Superintendent gets hiring authority during emergency
With the Suffolk School Board scheduled to meet virtually for at least the next two months, and with plans to discuss only issues related to the coronavirus pandemic at those meetings, it gave Superintendent Dr. John B. Gordon III authority Thursday to make hiring decisions for the division during that time.
During the May and June meetings, the board will eschew its own comment period and closed sessions because they will not relate directly to issues the division faces during the state of emergency, according to board attorney Wendell Waller.
The board typically holds closed sessions to discuss personnel matters, and then after the closed session, they vote on and typically approve a report approving any hires or changes in personnel status, as they are not permitted to formally vote on those matters during the closed session.
However, two board members who participated in Thursday’s meeting remotely, David Mitnick and Sherri Story, were not allowed to participate in the closed meeting. They did not vote whether or not to go into closed session, while the other five members voted to do so.
When the meeting came out of the closed session, Mitnick voted against certifying the closed meeting, while Story said she couldn’t vote to certify a meeting in which she didn’t participate. The rest of the board — along with Gordon and other staff members — met in person at the College and Career Academy at Pruden and voted to certify the closed meeting.
“Well, I can’t certify a meeting I wasn’t at,” Story said during that vote. “I don’t know what you did. It’s a non-vote. I can’t vote if I wasn’t at the meeting.”
Both Mitnick and Story voted against approving both the personnel report and the pupil personnel report, which were discussed in the closed meeting.
While the closed session was going on, Story took to Facebook Live to address the exclusion by the rest of the board. She said the rest of the board was apparently concerned about confidentiality.
However, the board seemed to address the issue of closed meetings when, acting on motions from Vice Chair Dr. Judith Brooks-Buck, it unanimously approved conducting completely electronic meetings for May and June, and they unanimously allowed Gordon to make hiring decisions for the school division without board approval. Gordon said he would report back to the board on major hiring decisions.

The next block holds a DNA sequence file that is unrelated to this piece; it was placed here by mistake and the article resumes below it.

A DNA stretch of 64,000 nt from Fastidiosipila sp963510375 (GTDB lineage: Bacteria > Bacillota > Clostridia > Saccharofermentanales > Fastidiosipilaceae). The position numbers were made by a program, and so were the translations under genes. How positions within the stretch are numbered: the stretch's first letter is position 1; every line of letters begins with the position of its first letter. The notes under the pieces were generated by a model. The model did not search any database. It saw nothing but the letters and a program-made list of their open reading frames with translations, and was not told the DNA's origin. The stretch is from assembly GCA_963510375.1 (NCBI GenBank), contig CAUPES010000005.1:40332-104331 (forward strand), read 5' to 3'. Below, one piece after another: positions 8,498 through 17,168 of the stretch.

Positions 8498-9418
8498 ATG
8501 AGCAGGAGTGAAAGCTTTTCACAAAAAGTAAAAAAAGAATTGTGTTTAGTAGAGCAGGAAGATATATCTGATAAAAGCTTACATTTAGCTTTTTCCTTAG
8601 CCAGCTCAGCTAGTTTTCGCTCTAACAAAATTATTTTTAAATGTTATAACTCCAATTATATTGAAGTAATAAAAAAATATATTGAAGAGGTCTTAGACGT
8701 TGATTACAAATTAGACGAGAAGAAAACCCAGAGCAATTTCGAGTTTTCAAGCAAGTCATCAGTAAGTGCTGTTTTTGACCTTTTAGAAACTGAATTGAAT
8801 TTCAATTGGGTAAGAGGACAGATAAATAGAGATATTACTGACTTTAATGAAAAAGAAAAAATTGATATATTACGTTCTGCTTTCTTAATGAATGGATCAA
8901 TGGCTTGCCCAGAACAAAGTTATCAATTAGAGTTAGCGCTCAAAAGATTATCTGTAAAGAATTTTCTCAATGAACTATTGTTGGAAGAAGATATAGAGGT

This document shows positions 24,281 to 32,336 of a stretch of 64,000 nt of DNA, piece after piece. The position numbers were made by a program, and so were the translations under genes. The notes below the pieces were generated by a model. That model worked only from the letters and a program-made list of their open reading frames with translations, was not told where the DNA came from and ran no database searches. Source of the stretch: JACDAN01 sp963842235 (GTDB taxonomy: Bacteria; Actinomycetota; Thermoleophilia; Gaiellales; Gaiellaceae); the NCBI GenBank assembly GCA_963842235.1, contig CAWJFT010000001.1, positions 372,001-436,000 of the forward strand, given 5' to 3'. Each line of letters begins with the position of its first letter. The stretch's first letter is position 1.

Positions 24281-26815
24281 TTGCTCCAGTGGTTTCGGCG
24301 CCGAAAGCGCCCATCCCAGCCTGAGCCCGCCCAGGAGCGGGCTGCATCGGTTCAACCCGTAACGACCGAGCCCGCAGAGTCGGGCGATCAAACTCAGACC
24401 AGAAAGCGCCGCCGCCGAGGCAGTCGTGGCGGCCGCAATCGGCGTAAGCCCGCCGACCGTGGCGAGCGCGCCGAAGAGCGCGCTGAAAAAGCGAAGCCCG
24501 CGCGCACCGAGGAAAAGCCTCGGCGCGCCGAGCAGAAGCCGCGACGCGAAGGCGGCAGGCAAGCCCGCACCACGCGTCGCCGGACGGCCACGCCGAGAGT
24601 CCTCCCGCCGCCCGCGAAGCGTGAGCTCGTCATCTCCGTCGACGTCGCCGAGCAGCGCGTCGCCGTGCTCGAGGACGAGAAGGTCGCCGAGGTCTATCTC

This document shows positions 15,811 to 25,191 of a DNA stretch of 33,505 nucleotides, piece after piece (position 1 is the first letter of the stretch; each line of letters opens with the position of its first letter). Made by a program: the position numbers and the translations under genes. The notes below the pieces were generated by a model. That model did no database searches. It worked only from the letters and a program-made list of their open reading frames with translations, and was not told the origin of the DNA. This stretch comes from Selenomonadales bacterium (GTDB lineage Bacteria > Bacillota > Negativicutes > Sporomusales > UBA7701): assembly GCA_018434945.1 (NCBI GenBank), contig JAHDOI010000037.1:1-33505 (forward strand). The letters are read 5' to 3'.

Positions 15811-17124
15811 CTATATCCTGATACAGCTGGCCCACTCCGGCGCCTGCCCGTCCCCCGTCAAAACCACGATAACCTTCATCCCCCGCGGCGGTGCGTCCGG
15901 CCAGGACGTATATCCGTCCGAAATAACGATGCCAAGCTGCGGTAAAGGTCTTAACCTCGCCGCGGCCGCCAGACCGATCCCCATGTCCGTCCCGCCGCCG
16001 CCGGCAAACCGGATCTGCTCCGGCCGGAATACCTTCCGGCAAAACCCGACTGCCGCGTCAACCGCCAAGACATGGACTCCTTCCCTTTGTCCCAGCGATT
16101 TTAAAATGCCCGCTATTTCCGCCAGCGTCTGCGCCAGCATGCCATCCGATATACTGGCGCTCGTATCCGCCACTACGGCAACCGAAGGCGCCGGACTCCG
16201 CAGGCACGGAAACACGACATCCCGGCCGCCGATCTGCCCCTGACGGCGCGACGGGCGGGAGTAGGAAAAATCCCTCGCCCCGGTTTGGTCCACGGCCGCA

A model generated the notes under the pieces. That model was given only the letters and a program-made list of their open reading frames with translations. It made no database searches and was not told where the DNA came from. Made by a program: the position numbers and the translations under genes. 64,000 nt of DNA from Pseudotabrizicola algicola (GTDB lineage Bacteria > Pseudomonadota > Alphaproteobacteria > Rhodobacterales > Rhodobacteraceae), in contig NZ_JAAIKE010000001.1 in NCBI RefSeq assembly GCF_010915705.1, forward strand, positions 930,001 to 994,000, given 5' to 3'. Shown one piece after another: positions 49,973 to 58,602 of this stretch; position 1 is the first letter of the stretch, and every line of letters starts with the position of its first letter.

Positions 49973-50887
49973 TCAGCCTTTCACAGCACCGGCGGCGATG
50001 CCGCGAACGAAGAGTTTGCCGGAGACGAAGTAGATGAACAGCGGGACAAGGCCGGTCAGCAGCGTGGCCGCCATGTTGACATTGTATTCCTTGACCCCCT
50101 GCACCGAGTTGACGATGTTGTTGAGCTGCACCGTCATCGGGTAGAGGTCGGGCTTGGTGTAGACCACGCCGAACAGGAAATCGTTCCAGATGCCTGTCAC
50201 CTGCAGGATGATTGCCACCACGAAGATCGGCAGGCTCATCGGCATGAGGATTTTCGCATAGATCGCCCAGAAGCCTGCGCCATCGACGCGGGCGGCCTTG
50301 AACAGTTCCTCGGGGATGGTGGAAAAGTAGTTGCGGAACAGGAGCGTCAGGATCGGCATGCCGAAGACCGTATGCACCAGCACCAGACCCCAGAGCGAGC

Near the end of the meeting, the board voted unanimously to hold its May 14 and June 11 meeting electronically. Story made the motion to accept, while Mitnick seconded it.
They then voted unanimously to grant Gordon expanded hiring authority while Gov. Ralph Northam’s state of emergency is in effect. The motion stated that Gordon must report back to the board “all hiring decisions.”
Brooks-Buck, in reading the motion, introduced it by saying that “the closed session portion of the School Board could not be transmitted to our board members who were at home (Mitnick and Story) for reasons of confidentiality. Those reasons were read aloud as we discussed the agenda for the closed session meeting.”
Closed sessions will not take place for the May and June meetings. Story asked whether Gordon would follow-up on the hires to the board by email.
“Our plan is to be able to send you electronic communication for major hires as they come forward,” Gordon said. “It will not be as detailed a report as the one you normally receive from our Dr. (Rodney) Brown during the closed session, but with some major hirings that we have coming up, and some transfers that we are planning, you will receive an email from me the day of, or the day before, just to keep the board in the loop.”
Waller said the personnel report would not be to address the effects of the emergency, so there will not be one at the May and June meetings.
“The reason you’re not having a closed session is because the meeting that you’re going to have in May is going to be a totally electronic meeting,” Waller said. “And if you’re having a totally electronic meeting, the only purpose for that meeting can be to address the effects of the emergency.”
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